Russ coaxed me along to get me to the water’s edge, into the water and to get going. Hanging around wasn’t going to make it any better. Graham and Jimbo were back in the water to guide. I tentatively stepped into the water and was pleasantly surprised that the water was not too cold. The sky was starting to lighten ever so slightly, which helped to lift my spirits. As we got towards the end of the lake 2 hours later, it was fully light, with a mist playing nicely on the water. The final few hundred metres of the lake were freezing cold. I couldn’t believe just how cold it was. And could not understand it. The water was getting shallower, so in my mind it should have been getting warmer. Those last metres were just not pleasant. When I got out, I was shivering uncontrollably. Russ was there again to greet me with hot water bottles, I almost hugged him I was so happy to get the bundles of warmth.

When I swan the Channel, I did it following Channel swimming rules; swimming trunks, goggles, and a hat only, no wetsuit. I felt like I was cheating on this challenge, before I started, but there was no way I could have done this in skins. It’s a tough enough swim with a wetsuit, let alone without. I don’t doubt though, that someone will be able to complete it without. But it needs to be done when the lakes have had a chance to warm up, a lot!

The next four lakes came thick and fast, but the sun was out shinning down and making everything feel better. A head-wind on Derwent slowed us down a bit, Buttermere was ice cold freezing me to my core. Fortunately Crummock Water was a little warmer and a tail-wind meant we made excellent time and Loweswater was by far my favourite swim. The water was lovely and warm and the sun was beating down and this time I could feel it. When I got to the end, I felt really good.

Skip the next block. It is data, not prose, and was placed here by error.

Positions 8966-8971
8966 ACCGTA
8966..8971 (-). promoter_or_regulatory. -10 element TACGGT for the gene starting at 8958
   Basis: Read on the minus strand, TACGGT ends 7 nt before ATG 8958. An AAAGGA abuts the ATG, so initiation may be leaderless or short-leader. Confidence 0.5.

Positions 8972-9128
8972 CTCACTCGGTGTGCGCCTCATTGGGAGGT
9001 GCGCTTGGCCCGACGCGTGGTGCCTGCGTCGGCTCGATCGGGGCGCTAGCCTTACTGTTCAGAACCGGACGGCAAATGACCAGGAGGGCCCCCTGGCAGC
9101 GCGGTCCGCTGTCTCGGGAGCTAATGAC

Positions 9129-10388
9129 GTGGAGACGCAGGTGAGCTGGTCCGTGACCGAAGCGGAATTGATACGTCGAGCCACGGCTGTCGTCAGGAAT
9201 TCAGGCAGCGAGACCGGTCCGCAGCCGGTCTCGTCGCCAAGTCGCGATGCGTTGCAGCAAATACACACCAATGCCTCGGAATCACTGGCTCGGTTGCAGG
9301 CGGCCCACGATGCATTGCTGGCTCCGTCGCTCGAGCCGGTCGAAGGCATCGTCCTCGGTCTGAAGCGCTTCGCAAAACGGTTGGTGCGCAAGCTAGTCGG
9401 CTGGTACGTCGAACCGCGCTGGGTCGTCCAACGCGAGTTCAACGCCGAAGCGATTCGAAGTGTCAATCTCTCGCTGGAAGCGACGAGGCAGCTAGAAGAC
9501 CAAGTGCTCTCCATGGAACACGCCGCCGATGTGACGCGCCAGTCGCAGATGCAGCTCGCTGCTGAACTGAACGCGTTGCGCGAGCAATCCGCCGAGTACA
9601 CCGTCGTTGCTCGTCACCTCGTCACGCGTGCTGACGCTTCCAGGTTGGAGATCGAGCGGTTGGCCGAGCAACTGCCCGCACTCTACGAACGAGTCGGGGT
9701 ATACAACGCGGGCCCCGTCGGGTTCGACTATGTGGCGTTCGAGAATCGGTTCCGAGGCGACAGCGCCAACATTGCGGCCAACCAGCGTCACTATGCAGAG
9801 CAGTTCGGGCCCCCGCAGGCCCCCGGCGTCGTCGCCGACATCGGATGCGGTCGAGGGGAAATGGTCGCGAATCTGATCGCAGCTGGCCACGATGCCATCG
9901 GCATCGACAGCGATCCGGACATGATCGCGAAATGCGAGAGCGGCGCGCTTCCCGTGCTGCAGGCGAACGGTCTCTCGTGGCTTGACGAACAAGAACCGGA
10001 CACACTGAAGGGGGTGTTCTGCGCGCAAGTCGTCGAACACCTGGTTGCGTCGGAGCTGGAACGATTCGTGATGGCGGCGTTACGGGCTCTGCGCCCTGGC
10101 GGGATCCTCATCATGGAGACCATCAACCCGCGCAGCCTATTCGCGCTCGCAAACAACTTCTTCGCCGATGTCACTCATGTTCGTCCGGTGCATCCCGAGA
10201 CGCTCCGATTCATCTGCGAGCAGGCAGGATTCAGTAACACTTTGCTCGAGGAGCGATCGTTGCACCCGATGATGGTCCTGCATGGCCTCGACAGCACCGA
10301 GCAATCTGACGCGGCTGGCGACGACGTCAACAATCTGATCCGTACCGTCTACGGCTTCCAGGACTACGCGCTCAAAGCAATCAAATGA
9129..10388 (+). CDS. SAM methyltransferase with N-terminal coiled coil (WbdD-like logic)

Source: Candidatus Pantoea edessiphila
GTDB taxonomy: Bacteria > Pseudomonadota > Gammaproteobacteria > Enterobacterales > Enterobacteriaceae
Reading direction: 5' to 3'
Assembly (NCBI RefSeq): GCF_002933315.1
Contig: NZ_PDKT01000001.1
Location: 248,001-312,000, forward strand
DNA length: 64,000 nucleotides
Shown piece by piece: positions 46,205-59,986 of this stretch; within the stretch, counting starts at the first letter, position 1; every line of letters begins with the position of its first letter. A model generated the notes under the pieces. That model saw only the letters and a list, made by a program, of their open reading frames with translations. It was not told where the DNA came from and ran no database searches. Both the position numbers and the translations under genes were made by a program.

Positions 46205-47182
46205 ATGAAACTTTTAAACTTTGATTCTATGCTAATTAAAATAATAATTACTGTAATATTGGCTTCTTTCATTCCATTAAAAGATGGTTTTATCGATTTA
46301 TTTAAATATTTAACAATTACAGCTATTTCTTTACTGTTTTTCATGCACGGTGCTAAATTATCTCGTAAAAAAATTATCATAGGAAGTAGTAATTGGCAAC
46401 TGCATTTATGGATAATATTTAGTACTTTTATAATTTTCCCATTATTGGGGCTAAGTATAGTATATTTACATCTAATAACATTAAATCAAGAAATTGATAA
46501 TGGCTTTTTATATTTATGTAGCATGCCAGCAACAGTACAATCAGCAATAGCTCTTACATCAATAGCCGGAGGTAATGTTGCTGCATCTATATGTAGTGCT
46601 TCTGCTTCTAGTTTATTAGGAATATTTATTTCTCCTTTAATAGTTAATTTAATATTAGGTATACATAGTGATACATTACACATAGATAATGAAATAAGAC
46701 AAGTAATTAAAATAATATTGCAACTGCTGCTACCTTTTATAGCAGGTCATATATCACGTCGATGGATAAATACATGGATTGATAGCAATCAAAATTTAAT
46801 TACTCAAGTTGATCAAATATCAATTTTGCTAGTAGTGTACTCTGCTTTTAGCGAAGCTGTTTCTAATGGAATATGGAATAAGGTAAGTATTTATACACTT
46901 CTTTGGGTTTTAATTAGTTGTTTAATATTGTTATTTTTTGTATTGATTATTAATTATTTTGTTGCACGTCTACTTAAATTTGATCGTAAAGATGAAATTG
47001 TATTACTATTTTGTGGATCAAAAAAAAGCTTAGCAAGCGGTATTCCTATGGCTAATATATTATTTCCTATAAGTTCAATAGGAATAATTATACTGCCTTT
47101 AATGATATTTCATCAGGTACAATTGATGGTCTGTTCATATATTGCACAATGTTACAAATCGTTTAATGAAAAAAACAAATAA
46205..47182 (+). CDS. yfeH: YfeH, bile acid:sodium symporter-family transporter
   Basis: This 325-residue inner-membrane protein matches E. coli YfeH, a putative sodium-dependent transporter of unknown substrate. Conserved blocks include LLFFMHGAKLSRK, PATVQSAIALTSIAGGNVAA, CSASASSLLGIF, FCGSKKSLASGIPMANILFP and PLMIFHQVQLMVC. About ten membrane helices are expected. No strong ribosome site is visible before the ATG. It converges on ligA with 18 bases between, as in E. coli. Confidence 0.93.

The drive to the last lake was the longest and gave me time to eat a decent meal, well maybe not a meal for champions, mac’n’cheese but it tasted good and filled me up. Wast Water is a stunning lake to look at, especially on a day with bright blue skies and sunlight shimmering on the water.

Rich and Graham were my final support crew, they were quickly ready and waiting. I walked into the water, and at the risk of repeating myself, I got a shock as the cold hit me, but I knew this was the last one. I put the pace on to help acclimatise and build some kind of warmth. It didn’t work. I was cold through to my bones and shivering in my wetsuit. My hands, feet and face felt like they were made of ice. I kept looking at my hands as they made the swim strokes, surprised at how white they appeared.

I was getting seriously worried that I wasn’t going to be able to finish this lake. Its never a good thing to let negative thoughts take hold, I knew this, but the thoughts were hard to shake. At each feed Graham gave me hot carbo drink, which really helped. I had anticipated that this swim would take 2-2.5 hours, because I was so tired. This meant I would have 3 or 4 feed stops. At the second feed stop Graham asked me what I wanted next, I told him, but was also disappointed. I had thought I had caught glimpses of the beach at the end of the lake, whilst swimming. A big no-no when swimming is to not look at the horizon. It will take as long as it will take to get there, looking at it will not get you there any quicker and it won’t seem like it’s getting any closer.